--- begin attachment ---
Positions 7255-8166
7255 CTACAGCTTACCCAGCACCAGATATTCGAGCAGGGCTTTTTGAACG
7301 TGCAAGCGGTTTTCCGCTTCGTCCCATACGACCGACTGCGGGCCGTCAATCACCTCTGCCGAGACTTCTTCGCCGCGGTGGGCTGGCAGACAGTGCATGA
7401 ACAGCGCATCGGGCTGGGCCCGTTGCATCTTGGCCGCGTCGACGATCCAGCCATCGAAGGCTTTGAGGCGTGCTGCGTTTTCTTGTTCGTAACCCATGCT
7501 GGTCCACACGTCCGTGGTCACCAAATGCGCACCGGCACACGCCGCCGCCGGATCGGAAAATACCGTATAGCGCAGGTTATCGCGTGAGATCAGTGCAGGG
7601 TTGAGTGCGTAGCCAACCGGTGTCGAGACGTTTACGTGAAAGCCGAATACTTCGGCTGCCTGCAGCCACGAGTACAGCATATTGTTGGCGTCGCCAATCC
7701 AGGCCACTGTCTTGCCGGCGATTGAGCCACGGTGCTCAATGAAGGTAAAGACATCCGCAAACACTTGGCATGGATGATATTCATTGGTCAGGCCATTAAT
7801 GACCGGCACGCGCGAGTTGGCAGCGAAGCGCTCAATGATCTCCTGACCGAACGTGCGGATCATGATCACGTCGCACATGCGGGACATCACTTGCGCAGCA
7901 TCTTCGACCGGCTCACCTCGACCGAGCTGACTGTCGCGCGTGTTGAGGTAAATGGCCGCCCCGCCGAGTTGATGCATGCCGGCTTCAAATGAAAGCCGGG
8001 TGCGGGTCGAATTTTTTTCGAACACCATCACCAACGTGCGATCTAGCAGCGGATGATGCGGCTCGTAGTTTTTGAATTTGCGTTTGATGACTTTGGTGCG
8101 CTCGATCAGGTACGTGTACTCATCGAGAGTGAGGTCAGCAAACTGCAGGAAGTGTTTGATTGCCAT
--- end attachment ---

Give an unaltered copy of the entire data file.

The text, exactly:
Positions 7255-8166
7255 CTACAGCTTACCCAGCACCAGATATTCGAGCAGGGCTTTTTGAACG
7301 TGCAAGCGGTTTTCCGCTTCGTCCCATACGACCGACTGCGGGCCGTCAATCACCTCTGCCGAGACTTCTTCGCCGCGGTGGGCTGGCAGACAGTGCATGA
7401 ACAGCGCATCGGGCTGGGCCCGTTGCATCTTGGCCGCGTCGACGATCCAGCCATCGAAGGCTTTGAGGCGTGCTGCGTTTTCTTGTTCGTAACCCATGCT
7501 GGTCCACACGTCCGTGGTCACCAAATGCGCACCGGCACACGCCGCCGCCGGATCGGAAAATACCGTATAGCGCAGGTTATCGCGTGAGATCAGTGCAGGG
7601 TTGAGTGCGTAGCCAACCGGTGTCGAGACGTTTACGTGAAAGCCGAATACTTCGGCTGCCTGCAGCCACGAGTACAGCATATTGTTGGCGTCGCCAATCC
7701 AGGCCACTGTCTTGCCGGCGATTGAGCCACGGTGCTCAATGAAGGTAAAGACATCCGCAAACACTTGGCATGGATGATATTCATTGGTCAGGCCATTAAT
7801 GACCGGCACGCGCGAGTTGGCAGCGAAGCGCTCAATGATCTCCTGACCGAACGTGCGGATCATGATCACGTCGCACATGCGGGACATCACTTGCGCAGCA
7901 TCTTCGACCGGCTCACCTCGACCGAGCTGACTGTCGCGCGTGTTGAGGTAAATGGCCGCCCCGCCGAGTTGATGCATGCCGGCTTCAAATGAAAGCCGGG
8001 TGCGGGTCGAATTTTTTTCGAACACCATCACCAACGTGCGATCTAGCAGCGGATGATGCGGCTCGTAGTTTTTGAATTTGCGTTTGATGACTTTGGTGCG
8101 CTCGATCAGGTACGTGTACTCATCGAGAGTGAGGTCAGCAAACTGCAGGAAGTGTTTGATTGCCAT